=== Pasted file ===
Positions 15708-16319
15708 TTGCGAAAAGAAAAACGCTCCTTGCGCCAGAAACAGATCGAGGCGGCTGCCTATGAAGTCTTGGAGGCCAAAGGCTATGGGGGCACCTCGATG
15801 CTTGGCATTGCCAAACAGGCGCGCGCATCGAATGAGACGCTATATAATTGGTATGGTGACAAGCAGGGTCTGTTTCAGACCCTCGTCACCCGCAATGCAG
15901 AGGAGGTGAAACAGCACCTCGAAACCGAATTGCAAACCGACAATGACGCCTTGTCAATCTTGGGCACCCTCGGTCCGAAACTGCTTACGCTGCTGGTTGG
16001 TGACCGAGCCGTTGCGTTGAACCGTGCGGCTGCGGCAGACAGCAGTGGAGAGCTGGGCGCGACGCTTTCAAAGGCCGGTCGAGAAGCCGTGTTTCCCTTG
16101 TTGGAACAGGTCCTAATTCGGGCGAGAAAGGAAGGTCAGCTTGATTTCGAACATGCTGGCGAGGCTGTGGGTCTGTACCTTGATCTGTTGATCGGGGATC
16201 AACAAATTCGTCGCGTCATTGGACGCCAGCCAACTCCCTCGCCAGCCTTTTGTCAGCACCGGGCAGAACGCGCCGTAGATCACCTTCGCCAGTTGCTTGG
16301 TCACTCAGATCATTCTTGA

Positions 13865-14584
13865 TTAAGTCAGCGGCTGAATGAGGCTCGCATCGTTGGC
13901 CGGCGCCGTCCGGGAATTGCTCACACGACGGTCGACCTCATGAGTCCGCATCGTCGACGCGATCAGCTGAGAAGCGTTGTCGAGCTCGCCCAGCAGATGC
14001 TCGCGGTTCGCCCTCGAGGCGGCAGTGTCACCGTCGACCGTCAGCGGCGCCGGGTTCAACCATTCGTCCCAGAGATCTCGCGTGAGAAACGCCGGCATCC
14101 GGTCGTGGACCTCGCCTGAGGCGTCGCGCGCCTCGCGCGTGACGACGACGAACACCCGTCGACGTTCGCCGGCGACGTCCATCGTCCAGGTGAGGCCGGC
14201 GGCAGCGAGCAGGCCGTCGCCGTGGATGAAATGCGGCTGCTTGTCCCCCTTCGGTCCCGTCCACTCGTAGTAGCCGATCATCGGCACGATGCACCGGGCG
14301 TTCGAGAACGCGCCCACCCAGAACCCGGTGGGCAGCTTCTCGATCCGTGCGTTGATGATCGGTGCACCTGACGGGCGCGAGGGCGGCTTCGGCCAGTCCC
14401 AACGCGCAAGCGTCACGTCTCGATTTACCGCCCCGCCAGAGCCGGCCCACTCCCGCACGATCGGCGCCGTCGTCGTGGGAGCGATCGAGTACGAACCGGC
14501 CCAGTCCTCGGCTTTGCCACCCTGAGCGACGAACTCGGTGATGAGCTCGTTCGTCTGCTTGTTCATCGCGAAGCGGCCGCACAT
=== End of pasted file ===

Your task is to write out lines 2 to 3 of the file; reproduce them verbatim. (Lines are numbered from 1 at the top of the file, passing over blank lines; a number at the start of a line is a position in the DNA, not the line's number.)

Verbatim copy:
15708 TTGCGAAAAGAAAAACGCTCCTTGCGCCAGAAACAGATCGAGGCGGCTGCCTATGAAGTCTTGGAGGCCAAAGGCTATGGGGGCACCTCGATG
15801 CTTGGCATTGCCAAACAGGCGCGCGCATCGAATGAGACGCTATATAATTGGTATGGTGACAAGCAGGGTCTGTTTCAGACCCTCGTCACCCGCAATGCAG